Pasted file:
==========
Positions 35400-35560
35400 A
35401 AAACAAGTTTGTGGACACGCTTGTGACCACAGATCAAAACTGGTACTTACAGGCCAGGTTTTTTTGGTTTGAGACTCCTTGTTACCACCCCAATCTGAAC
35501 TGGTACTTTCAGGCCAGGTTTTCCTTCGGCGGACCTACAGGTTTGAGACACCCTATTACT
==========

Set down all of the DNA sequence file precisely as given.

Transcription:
Positions 35400-35560
35400 A
35401 AAACAAGTTTGTGGACACGCTTGTGACCACAGATCAAAACTGGTACTTACAGGCCAGGTTTTTTTGGTTTGAGACTCCTTGTTACCACCCCAATCTGAAC
35501 TGGTACTTTCAGGCCAGGTTTTCCTTCGGCGGACCTACAGGTTTGAGACACCCTATTACT